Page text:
When to use Affidavit of Service
When one party initiates a lawsuit, that party is required by law to serve any others directly named in the action through a formalized legal service process. The other parties named in the suit generally do not have to respond to the suit until they are formally served. If you work as a process server, you likely understand how important it is to be able to confirm that a party named in a lawsuit was properly served. This form will help you to maintain an official record of your process serving activities as they relate to any specific case. If you need to serve someone with papers, having your process server fill out this documentation will allow you to present evidence of formal service if you need to prove to the court that the other parties to your legal action now have appropriate notice of your suit.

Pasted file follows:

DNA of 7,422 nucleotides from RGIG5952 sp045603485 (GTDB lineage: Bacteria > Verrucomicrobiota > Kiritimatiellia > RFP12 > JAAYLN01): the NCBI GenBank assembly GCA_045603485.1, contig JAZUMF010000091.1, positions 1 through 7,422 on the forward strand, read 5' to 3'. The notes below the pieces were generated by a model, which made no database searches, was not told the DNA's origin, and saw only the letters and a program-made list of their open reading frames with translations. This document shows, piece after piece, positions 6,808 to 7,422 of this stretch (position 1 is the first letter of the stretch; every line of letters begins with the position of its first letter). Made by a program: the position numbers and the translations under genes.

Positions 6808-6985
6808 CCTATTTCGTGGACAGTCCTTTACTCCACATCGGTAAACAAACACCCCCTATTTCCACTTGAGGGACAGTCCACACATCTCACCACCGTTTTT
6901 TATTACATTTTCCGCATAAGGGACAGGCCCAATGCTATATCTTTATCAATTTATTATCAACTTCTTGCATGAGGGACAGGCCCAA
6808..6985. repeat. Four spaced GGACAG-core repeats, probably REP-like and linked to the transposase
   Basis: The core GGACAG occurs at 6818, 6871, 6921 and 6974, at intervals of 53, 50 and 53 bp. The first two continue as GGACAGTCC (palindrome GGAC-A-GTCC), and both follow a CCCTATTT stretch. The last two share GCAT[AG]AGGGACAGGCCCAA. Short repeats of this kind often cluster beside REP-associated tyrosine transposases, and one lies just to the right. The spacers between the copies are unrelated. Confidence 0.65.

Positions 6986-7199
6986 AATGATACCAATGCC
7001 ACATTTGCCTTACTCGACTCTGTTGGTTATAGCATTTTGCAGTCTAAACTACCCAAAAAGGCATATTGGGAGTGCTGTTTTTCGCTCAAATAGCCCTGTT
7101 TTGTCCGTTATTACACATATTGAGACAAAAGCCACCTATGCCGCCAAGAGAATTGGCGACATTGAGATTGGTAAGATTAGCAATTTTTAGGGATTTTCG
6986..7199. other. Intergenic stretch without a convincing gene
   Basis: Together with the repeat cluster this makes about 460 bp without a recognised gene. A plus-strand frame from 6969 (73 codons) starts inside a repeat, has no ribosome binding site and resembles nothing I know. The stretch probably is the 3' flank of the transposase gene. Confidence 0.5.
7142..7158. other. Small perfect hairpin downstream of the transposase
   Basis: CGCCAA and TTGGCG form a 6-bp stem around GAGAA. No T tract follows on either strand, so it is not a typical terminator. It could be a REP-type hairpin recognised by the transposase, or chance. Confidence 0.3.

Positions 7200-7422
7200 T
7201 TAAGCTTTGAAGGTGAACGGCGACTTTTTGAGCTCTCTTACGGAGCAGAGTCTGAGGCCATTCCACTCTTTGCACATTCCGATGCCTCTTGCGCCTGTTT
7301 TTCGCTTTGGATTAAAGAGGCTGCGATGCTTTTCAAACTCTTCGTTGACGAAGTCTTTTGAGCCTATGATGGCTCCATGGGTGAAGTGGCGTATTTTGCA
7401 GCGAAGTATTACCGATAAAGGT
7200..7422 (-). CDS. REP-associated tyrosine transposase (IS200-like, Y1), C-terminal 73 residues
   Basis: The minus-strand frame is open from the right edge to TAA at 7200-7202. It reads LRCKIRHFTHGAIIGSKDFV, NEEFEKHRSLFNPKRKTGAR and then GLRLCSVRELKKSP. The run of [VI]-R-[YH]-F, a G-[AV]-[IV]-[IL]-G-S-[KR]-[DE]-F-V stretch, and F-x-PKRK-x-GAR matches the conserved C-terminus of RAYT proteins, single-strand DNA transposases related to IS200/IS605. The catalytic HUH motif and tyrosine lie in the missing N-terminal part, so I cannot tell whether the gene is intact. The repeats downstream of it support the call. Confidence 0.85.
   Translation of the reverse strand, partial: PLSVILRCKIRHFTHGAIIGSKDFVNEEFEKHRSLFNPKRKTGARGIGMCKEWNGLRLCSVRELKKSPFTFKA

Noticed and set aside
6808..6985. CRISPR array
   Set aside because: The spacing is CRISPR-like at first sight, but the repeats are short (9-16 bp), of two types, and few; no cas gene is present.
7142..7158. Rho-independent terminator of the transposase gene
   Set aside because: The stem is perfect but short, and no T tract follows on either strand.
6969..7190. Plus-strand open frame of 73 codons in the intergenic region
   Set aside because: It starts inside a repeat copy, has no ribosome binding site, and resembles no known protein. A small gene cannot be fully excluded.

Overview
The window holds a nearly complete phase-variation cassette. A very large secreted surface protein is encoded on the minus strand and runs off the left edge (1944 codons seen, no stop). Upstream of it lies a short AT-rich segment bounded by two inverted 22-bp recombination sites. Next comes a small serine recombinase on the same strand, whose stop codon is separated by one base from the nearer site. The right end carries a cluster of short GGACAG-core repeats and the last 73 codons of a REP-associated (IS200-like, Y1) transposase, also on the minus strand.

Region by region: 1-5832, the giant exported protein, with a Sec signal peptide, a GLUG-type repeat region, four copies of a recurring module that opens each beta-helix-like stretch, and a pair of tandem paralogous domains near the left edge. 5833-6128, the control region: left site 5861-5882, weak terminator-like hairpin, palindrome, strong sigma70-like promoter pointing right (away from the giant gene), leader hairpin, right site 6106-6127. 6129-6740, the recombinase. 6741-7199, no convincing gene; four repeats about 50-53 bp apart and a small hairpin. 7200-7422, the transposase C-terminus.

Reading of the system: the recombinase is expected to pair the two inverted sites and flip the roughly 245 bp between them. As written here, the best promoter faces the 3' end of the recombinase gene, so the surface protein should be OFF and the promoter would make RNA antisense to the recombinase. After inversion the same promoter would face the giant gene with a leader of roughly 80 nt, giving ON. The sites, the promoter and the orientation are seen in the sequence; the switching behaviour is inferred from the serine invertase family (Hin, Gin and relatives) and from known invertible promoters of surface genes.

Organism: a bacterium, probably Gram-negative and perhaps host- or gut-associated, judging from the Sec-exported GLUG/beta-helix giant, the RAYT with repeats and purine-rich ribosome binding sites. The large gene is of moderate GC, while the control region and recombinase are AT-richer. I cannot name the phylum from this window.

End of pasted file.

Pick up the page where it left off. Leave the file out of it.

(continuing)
An affidavit of service serves as a sworn statement of your activities. When you properly serve one party or another, you can use this form to record that activity in a legal capacity. Similarly, if you need to serve others, having your process server fill out this record will help you provide important information to the court in the event that the other parties to your claim deny that they have been served or simply do not respond to the notice. When sworn to and notarized, this record can serve as evidence of service in the event that such evidence becomes necessary.
Take care to fill out one notice per service, even if a single suit has more than one defendant. Each party served will need a separate record of service for clear recordkeeping purposes.
Proof of Service
Declaration of Service
Affidavit for Service of Process